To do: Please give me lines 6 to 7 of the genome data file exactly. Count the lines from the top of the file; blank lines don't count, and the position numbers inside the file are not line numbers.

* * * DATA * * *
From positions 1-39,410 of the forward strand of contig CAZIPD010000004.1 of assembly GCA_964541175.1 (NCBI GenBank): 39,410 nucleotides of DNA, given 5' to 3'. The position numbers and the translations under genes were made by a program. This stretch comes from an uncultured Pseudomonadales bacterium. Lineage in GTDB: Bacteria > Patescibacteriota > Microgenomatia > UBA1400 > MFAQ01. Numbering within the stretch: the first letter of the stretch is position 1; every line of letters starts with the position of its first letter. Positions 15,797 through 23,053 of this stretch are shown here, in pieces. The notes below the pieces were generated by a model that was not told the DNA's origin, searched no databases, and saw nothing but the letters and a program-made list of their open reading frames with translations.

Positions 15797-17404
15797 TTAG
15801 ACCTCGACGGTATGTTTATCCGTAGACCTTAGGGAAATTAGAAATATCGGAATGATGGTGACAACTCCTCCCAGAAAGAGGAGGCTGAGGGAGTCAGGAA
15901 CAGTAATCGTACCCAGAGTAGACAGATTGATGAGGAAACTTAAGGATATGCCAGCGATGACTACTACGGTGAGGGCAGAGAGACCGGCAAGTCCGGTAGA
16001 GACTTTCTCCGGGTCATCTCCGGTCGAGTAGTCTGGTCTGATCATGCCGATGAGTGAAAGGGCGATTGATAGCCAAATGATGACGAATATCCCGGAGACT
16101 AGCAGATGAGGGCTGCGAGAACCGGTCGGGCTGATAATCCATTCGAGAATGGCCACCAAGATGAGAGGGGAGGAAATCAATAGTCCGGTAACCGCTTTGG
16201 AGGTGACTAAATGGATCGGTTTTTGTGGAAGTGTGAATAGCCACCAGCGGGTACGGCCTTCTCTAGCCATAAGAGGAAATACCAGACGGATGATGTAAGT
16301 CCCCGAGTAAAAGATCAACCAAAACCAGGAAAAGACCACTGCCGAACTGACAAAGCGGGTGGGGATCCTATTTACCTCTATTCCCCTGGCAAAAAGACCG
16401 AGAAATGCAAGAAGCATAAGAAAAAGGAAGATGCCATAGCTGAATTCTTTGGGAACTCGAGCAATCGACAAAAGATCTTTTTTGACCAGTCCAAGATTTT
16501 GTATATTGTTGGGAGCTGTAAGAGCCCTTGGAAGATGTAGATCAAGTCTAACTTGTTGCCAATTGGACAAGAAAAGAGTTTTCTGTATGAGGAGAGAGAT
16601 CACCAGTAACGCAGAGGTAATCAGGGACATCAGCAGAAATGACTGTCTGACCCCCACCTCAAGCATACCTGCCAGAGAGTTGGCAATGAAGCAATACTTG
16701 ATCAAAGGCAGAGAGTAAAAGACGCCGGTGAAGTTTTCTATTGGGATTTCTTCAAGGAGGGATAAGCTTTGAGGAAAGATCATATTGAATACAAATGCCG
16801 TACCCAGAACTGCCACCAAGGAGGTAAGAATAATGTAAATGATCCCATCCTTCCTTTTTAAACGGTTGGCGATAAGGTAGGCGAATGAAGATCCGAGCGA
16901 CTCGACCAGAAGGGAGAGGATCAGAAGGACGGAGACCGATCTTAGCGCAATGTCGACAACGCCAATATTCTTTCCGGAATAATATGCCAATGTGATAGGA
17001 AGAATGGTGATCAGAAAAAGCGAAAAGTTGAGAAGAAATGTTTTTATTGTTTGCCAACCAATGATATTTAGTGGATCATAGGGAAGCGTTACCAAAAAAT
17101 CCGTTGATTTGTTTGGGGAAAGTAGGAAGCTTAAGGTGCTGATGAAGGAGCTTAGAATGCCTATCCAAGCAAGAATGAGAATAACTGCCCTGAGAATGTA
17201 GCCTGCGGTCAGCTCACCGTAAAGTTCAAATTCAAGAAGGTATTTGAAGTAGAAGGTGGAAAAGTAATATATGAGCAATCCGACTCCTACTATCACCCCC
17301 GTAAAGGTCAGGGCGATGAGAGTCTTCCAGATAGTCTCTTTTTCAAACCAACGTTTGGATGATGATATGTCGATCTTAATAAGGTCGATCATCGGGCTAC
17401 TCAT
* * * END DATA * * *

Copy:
16001 GACTTTCTCCGGGTCATCTCCGGTCGAGTAGTCTGGTCTGATCATGCCGATGAGTGAAAGGGCGATTGATAGCCAAATGATGACGAATATCCCGGAGACT
16101 AGCAGATGAGGGCTGCGAGAACCGGTCGGGCTGATAATCCATTCGAGAATGGCCACCAAGATGAGAGGGGAGGAAATCAATAGTCCGGTAACCGCTTTGG